When we use the current traditional edition of the Missale Romanum, there are four prayers, all of which must be said.

Contrast with the Novus Ordo invocative version.

[Not my translations:]

O almighty and eternal God, spare those who are penitent, be merciful to those who supplicate Thee; and vouchsafe to send Thy holy Angel from heaven, to bless + and sanctify + these ashes, that they may be a wholesome remedy to all who humbly implore Thy holy name, and accuse themselves as a result of the consciousness of their sins, deploring their crimes before Thy divine clemency, or humbly and earnestly beseeching Thy sovereign mercy : and grant through the invocation of Thy most holy name that all who may be sprinkled with them for the remission of their sins may receive health of body and safety of soul. Through Christ our Lord. Amen.

O God, who desirest not the death of sinners, but rather their repentance, look down most graciously upon the frailty of human nature, and in Thy goodness vouchsafe to bless + these ashes which we intend to put upon our heads in token of humility and that we may obtain pardon; that we who know that we are dust, and for the penalty of our guilt must return unto dust, may deserve to obtain of Thy mercy the pardon of all sins, and the rewards promised to penitents. Through Christ our Lord. Amen.

O God, who are moved by humiliation, and appeased by satisfaction : incline the ear of Thy goodness to our prayers, and favourably pour forth upon the heads of Thy servants sprinkled with these ashes the grace of Thy blessing, that Thou mayest both fill them with the spirit of compunction, and effectually grant what they have justly prayed for : and ordain that what Thou hast granted may be permanently established and remain inviolate. Through Christ our Lord. Amen.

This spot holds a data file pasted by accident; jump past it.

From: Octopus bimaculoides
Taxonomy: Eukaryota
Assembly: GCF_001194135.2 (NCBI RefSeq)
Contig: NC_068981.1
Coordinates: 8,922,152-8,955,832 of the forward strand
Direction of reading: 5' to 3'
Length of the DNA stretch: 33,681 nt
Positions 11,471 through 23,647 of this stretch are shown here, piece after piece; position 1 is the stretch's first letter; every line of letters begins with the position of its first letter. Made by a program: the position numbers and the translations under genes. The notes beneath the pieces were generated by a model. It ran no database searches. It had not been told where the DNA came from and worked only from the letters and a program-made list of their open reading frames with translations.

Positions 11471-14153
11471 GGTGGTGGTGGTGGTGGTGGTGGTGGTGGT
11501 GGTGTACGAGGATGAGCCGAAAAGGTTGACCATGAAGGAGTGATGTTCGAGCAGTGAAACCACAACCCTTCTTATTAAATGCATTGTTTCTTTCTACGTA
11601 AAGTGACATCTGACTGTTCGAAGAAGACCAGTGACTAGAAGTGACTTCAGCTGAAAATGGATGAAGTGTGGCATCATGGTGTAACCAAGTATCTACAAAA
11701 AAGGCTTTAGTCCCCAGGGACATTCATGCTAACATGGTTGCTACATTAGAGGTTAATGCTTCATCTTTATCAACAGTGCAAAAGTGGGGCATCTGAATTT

Almighty and eternal God, who didst grant the remedy of Thy pardon to the Ninivites doing penance in ashes and sackcloth, mercifully grant that we may so imitate them in our attitude that like them we may obtain forgiveness. Through our Lord. Amen.

About Fr. John Zuhlsdorf

Fr. Z is the guy who runs this blog. o{]:¬)
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  1. ChesterFrank says:

    If palm fronds used to make ashes-at-home are from the blessed fronds of Palm Sunday, does the blessing of the fronds on Palm Sunday transfer to the ashes created from them just before Ash Wednesday?

  2. DavidJ says:

    Given the destructive nature of burning, is say not, but would happily stand corrected

  3. Angelo Tan says:

    Father, this is the pdf file that the Archdiocese released… As a follow-up, should we follow this Rite?

    [I can’t make that decision for you. It left me with a rather Protestant feeling.]

  4. My husband was office manager at our parish and one Ash Wednesday about 13 years ago I was not able to make it to the Church for the Ash Wednesday service. Our Pastor gave him a large ball of ashes to bring home so he could place the ashes on my granddaughter and I while reciting the proper words.

    Several times since we have not been able to make the Ash Wednesday service due to illness or some other cause and we have used those remaining ashes for our little service at home. We will do the same this year. And, our Pastor said that before the ashes are placed on our foreheads by each other we should read the daily reading for that day.

  5. Iacobus Mil says:

    I’m sorry to say that I can’t recall ever hearing the terms “constitutive blessings” and “invocative blessings” before, much less a good, clear explanation – qui bene distinguit bene docet. Thank you, Fr. Z!